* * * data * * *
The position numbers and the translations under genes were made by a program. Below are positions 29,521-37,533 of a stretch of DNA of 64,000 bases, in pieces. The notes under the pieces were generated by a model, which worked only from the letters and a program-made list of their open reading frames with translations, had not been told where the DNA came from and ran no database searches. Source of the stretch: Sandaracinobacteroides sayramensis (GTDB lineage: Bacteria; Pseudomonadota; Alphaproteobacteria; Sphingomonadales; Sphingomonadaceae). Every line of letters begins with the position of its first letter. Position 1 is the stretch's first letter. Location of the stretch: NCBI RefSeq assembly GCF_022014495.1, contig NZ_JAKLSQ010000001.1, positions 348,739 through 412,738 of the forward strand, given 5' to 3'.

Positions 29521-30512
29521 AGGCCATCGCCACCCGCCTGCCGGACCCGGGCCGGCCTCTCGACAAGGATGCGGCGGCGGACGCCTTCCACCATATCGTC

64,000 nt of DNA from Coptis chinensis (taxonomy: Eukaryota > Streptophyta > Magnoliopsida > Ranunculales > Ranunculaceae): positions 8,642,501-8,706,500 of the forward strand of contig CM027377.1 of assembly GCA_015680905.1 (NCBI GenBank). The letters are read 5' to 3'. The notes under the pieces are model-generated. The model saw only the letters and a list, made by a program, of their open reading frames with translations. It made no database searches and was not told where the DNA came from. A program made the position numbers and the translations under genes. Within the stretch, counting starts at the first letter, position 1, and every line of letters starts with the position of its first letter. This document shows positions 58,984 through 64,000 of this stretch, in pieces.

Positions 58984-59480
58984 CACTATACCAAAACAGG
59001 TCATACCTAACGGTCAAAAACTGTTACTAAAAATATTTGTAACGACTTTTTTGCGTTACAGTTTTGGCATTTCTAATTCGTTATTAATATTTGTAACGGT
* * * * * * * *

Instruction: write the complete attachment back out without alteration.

The position numbers and the translations under genes were made by a program. Below are positions 29,521-37,533 of a stretch of DNA of 64,000 bases, in pieces. The notes under the pieces were generated by a model, which worked only from the letters and a program-made list of their open reading frames with translations, had not been told where the DNA came from and ran no database searches. Source of the stretch: Sandaracinobacteroides sayramensis (GTDB lineage: Bacteria; Pseudomonadota; Alphaproteobacteria; Sphingomonadales; Sphingomonadaceae). Every line of letters begins with the position of its first letter. Position 1 is the stretch's first letter. Location of the stretch: NCBI RefSeq assembly GCF_022014495.1, contig NZ_JAKLSQ010000001.1, positions 348,739 through 412,738 of the forward strand, given 5' to 3'.

Positions 29521-30512
29521 AGGCCATCGCCACCCGCCTGCCGGACCCGGGCCGGCCTCTCGACAAGGATGCGGCGGCGGACGCCTTCCACCATATCGTC

64,000 nt of DNA from Coptis chinensis (taxonomy: Eukaryota > Streptophyta > Magnoliopsida > Ranunculales > Ranunculaceae): positions 8,642,501-8,706,500 of the forward strand of contig CM027377.1 of assembly GCA_015680905.1 (NCBI GenBank). The letters are read 5' to 3'. The notes under the pieces are model-generated. The model saw only the letters and a list, made by a program, of their open reading frames with translations. It made no database searches and was not told where the DNA came from. A program made the position numbers and the translations under genes. Within the stretch, counting starts at the first letter, position 1, and every line of letters starts with the position of its first letter. This document shows positions 58,984 through 64,000 of this stretch, in pieces.

Positions 58984-59480
58984 CACTATACCAAAACAGG
59001 TCATACCTAACGGTCAAAAACTGTTACTAAAAATATTTGTAACGACTTTTTTGCGTTACAGTTTTGGCATTTCTAATTCGTTATTAATATTTGTAACGGT